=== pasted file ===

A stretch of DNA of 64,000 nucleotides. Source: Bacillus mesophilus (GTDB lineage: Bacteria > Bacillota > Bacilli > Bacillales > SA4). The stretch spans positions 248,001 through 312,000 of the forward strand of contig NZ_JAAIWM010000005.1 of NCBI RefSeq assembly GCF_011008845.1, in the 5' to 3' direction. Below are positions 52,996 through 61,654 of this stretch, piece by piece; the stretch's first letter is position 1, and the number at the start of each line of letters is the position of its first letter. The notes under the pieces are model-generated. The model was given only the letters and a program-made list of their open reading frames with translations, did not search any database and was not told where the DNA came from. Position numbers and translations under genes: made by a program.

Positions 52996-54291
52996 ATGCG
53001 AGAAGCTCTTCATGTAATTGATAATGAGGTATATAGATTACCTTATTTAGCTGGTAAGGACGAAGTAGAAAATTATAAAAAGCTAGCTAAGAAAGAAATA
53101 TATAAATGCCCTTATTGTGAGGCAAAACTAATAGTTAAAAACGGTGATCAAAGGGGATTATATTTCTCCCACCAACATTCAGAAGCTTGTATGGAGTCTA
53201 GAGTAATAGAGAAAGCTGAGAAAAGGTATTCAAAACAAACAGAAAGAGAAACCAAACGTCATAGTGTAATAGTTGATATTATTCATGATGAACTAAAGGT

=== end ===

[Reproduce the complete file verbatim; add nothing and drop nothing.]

A stretch of DNA of 64,000 nucleotides. Source: Bacillus mesophilus (GTDB lineage: Bacteria > Bacillota > Bacilli > Bacillales > SA4). The stretch spans positions 248,001 through 312,000 of the forward strand of contig NZ_JAAIWM010000005.1 of NCBI RefSeq assembly GCF_011008845.1, in the 5' to 3' direction. Below are positions 52,996 through 61,654 of this stretch, piece by piece; the stretch's first letter is position 1, and the number at the start of each line of letters is the position of its first letter. The notes under the pieces are model-generated. The model was given only the letters and a program-made list of their open reading frames with translations, did not search any database and was not told where the DNA came from. Position numbers and translations under genes: made by a program.

Positions 52996-54291
52996 ATGCG
53001 AGAAGCTCTTCATGTAATTGATAATGAGGTATATAGATTACCTTATTTAGCTGGTAAGGACGAAGTAGAAAATTATAAAAAGCTAGCTAAGAAAGAAATA
53101 TATAAATGCCCTTATTGTGAGGCAAAACTAATAGTTAAAAACGGTGATCAAAGGGGATTATATTTCTCCCACCAACATTCAGAAGCTTGTATGGAGTCTA
53201 GAGTAATAGAGAAAGCTGAGAAAAGGTATTCAAAACAAACAGAAAGAGAAACCAAACGTCATAGTGTAATAGTTGATATTATTCATGATGAACTAAAGGT